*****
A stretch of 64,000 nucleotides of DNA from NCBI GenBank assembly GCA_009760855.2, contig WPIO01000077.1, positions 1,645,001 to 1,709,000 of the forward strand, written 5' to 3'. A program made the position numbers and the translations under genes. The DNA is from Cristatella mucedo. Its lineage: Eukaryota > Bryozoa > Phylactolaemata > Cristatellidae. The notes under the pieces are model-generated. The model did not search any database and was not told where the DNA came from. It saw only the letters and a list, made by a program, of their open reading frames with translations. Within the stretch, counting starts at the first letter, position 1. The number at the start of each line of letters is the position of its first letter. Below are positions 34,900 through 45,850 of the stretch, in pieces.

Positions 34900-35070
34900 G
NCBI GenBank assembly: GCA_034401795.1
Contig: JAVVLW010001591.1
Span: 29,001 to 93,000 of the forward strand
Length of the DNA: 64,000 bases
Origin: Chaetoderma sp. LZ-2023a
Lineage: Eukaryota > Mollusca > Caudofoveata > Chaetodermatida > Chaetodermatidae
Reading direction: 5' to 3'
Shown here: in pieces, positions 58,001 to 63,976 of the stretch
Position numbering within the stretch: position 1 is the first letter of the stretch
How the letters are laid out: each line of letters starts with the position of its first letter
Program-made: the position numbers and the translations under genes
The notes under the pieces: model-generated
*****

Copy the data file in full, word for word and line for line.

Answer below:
A stretch of 64,000 nucleotides of DNA from NCBI GenBank assembly GCA_009760855.2, contig WPIO01000077.1, positions 1,645,001 to 1,709,000 of the forward strand, written 5' to 3'. A program made the position numbers and the translations under genes. The DNA is from Cristatella mucedo. Its lineage: Eukaryota > Bryozoa > Phylactolaemata > Cristatellidae. The notes under the pieces are model-generated. The model did not search any database and was not told where the DNA came from. It saw only the letters and a list, made by a program, of their open reading frames with translations. Within the stretch, counting starts at the first letter, position 1. The number at the start of each line of letters is the position of its first letter. Below are positions 34,900 through 45,850 of the stretch, in pieces.

Positions 34900-35070
34900 G
NCBI GenBank assembly: GCA_034401795.1
Contig: JAVVLW010001591.1
Span: 29,001 to 93,000 of the forward strand
Length of the DNA: 64,000 bases
Origin: Chaetoderma sp. LZ-2023a
Lineage: Eukaryota > Mollusca > Caudofoveata > Chaetodermatida > Chaetodermatidae
Reading direction: 5' to 3'
Shown here: in pieces, positions 58,001 to 63,976 of the stretch
Position numbering within the stretch: position 1 is the first letter of the stretch
How the letters are laid out: each line of letters starts with the position of its first letter
Program-made: the position numbers and the translations under genes
The notes under the pieces: model-generated